Now, when these three options are compared—and ultimately, as stated, they are indeed the only three options available—I contend that it is manifestly obvious that the third option is the more reasonable one to hold (and once that option is selected, then the Conceptual Analysis can be done). And note that it would be disingenuous for the opponent of the argument to avoid selecting this third option simply because he knows where the argument is leading. Rather, if he is genuinely seeking the truth (or seeking the most rational position to hold), then he must make his selection in this trilemma based on the three options before him as they stand, not on the basis of what they might lead to. Also note that if the opponent of the Kalam argument does select an option other than Option 3, then his choice can be mercilessly attacked and the absurdity of his selection can be readily exposed. Finally, in my view, it should be clear that the opponent of the argument cannot hide behind agnosticism, because when presented with these three options, I contend that all people will see one option as at least more likely than another, thus moving that person away from straight agnosticism and towards one of the three options available.

 

So presenting the Kalam argument in this manner has certain advantages that the traditional formulation does not have, and thus you may wish to consider this approach in the future when employing the Kalam argument.”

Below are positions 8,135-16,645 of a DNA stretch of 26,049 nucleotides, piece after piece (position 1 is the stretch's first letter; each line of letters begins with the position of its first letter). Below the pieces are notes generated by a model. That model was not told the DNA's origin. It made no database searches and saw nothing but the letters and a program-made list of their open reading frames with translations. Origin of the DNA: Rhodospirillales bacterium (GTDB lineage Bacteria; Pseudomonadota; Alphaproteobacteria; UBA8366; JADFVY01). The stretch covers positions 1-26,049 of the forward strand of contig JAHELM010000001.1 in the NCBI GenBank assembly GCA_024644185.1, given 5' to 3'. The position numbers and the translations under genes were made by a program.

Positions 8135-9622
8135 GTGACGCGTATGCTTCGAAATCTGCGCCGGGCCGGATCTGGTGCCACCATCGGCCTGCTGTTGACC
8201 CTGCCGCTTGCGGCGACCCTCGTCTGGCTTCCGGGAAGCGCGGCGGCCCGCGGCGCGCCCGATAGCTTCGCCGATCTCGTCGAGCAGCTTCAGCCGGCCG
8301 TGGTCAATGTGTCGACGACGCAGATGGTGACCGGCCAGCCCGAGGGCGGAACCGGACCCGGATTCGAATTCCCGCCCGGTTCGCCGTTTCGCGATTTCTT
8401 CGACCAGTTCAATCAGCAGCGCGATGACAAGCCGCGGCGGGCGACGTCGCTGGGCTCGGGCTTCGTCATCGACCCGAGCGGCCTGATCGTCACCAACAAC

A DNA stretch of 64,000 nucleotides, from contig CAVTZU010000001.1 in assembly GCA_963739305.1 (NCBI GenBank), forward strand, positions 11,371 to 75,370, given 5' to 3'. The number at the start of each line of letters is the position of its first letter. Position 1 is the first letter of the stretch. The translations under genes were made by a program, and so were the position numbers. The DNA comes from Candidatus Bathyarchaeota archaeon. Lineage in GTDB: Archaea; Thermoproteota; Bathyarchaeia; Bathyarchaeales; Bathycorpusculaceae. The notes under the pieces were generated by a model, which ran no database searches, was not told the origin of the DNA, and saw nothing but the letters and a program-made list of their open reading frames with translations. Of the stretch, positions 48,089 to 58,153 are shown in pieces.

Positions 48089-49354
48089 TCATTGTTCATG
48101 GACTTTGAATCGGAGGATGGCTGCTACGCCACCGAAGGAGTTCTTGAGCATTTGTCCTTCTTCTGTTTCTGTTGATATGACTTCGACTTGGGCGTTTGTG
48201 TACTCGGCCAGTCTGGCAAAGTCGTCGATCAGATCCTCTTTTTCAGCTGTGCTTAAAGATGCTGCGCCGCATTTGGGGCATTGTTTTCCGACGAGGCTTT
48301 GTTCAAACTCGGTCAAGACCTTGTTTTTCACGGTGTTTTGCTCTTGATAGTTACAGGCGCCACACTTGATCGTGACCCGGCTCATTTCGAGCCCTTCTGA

A large and powerful tradition within Christendom has always asserted that faith in God’s existence (and His revelation through Christ) is a rational belief based on evidence, i.e. grounded in the same way our beliefs about the natural world are.

Given the fact that the large majority of Conservative Christians take this approach, it has always dumbstruck me to see the New Atheists always describing faith as “pretending to now what you don’t know” and completely ignore the fact that very few Christians hold to that view.

 

R.D. Mika wrote an interesting post about such an attempt to prove God’s existence  by using the fact that our universe began to exist.

 

It is without a doubt true that different people respond to arguments differently. In particular, the wayin which an argument is presented may make the difference in whether a person properly perceives and understands the argument or not. Now the Kalam Cosmological Argument—as formulated by William Lane Craig—is, at present, an incredibly popular argument for theism. Its premises have been attacked and defended multiple times over and from all sorts of different angles. Many people think that the Kalam argument, as it is popularly formulated, is sound, and many people think the opposite.